“stone upon stona, a palace - value upon value, a structure”

A list

Using value types we saw in the previous page, we can construct various more complex structures. The simplest being a list.

We use block and email value types to construct this list of important emails:



Rye can recreate a structure typical for JSON. And array of JSON objects:

  { "name": "Jim",  "score": 230, "email": ""  }
  { "name": "Anne", "score": 290, "email": "" }

Could be something like this in Rye.

  { name: "Jim"   score: 230  email:  }
  { name: "Anne"  score: 290  email: }

Rye has more available value types than JSON. Here we used:

{ }           ; block
name:         ; set-word
"Jim"         ; string
230           ; integer  ; email


XML nodes can have data and also attributes.

<users current="1">
  <user id="1"></user>
  <user id="2"></user>

In Rye we could do something like this:

{ users current: 1 data: { 
  { user id: 1 data:  }
  { user id: 2 data:  }
} }

Logo Turtle commands

With Rye we often ask ourselves how would we represent the problem in our code, and we have a lot of freedom to do so.

Let’s say we have a logo turtle, that can rotate and move in the direction it’s turned. We could represent commands like this:

  pen 'down 
  move 100 rotate 90 
  move 100 rotate 90
  move 100 rotate 90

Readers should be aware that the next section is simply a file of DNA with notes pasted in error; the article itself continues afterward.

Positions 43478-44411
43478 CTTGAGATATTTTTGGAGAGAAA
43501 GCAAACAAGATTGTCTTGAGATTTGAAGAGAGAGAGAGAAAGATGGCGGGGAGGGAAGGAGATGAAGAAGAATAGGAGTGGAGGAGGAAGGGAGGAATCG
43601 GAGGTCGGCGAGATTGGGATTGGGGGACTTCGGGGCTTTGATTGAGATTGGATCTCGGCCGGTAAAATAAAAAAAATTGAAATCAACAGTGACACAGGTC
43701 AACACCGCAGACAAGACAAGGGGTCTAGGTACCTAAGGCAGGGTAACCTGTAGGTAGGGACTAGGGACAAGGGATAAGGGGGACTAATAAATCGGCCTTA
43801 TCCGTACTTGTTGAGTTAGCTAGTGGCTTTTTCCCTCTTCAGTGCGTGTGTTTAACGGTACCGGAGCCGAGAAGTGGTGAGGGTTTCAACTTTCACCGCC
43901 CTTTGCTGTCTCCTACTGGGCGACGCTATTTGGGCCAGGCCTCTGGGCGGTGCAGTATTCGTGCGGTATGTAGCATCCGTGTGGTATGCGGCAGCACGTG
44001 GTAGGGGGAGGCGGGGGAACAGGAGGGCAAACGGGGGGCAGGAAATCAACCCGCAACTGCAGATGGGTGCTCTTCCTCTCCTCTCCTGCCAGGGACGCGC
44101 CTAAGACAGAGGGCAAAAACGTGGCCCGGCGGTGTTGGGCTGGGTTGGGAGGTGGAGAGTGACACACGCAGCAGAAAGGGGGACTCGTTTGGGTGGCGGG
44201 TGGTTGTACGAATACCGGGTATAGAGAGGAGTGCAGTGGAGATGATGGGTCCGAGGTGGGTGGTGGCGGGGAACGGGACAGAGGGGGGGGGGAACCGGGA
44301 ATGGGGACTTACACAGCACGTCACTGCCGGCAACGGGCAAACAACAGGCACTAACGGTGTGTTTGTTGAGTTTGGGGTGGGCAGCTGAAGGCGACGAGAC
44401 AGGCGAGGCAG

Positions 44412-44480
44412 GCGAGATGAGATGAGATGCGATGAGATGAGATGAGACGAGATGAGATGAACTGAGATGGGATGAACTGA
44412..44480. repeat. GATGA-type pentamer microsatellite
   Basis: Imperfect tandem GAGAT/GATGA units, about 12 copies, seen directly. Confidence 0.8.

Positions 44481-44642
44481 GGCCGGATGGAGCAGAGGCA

move 100
  pen 'up

Newlines have no special meaning in Rye. They are just spacing.

Validation rules

How would we best represent the validation rules for some input information. Below is one example.

  name: required string calculate { .capitalize }
  birth: required iso-date check { > now\year } "Can't be born in the future"
  score: optional 50 integer

A NPC dialogue

We could define a dialogue options for specific NPC in an imaginary RPG game for example like this:

  0.3 { "I'm busy" }
  0.7 { "How can I help you?" options {
      "Where could I find the Pub" {
        0.4 { "Go to the church and turn right." do { mark-on-map 'church } }
        0.6 { "I hate early drinkers." }
      "I'm so tired ..." { 
        1.0 { "Here, have and apple!" do { add-health 25 } }

A greeter NPC

Let’s imagine rules for another, more direct NPC that stands in front of the hotel and greets the player in the morning and evening:

if hour < 8 { say "Good morning, sire!" }

if hour > 18 { say "Good evening, mr.!" }

Well, if hour and say are functions in our context, this above is just regular Rye language code. The same goes for Logo Turtle example, if we make functions pen, move and rotate each taking one argument, we can evaluate it as normal Rye. And the NPC dialogue has Rye code in its do blocks.